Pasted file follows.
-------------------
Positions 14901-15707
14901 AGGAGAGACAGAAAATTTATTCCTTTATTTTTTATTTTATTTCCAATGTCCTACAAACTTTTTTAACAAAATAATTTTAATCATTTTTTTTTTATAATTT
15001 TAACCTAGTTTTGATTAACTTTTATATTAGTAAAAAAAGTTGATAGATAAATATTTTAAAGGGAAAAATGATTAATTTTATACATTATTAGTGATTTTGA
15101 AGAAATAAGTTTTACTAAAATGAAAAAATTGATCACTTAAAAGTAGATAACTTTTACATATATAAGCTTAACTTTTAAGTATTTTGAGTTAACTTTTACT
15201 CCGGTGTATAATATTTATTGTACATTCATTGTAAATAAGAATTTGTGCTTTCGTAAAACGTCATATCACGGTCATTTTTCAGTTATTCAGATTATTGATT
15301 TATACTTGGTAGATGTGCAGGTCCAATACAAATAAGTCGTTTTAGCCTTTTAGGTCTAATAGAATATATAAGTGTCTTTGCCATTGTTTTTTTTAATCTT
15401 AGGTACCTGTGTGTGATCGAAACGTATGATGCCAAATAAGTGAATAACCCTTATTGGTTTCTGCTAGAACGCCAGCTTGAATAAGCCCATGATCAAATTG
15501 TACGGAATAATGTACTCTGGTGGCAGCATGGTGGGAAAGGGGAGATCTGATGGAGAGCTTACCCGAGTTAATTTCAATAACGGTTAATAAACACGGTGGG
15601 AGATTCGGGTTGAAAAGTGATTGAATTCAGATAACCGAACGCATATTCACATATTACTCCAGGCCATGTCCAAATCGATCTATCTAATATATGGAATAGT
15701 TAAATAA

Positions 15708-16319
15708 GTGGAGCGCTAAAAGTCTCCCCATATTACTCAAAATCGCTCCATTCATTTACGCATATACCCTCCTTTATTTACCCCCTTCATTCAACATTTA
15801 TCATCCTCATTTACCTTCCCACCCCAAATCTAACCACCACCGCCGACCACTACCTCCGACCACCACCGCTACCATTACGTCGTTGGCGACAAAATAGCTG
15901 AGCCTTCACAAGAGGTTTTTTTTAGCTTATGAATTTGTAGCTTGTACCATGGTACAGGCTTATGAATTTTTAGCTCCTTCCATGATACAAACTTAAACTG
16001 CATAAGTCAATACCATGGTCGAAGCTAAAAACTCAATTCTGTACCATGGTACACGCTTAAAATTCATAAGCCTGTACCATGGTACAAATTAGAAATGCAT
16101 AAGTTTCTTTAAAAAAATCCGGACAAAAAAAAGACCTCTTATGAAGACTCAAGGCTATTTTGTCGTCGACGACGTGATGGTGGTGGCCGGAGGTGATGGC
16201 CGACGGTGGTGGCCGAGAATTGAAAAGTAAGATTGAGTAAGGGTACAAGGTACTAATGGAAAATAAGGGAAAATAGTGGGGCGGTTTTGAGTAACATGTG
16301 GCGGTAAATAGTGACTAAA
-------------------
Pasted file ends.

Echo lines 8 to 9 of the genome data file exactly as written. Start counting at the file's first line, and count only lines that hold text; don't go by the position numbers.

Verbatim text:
15501 TACGGAATAATGTACTCTGGTGGCAGCATGGTGGGAAAGGGGAGATCTGATGGAGAGCTTACCCGAGTTAATTTCAATAACGGTTAATAAACACGGTGGG
15601 AGATTCGGGTTGAAAAGTGATTGAATTCAGATAACCGAACGCATATTCACATATTACTCCAGGCCATGTCCAAATCGATCTATCTAATATATGGAATAGT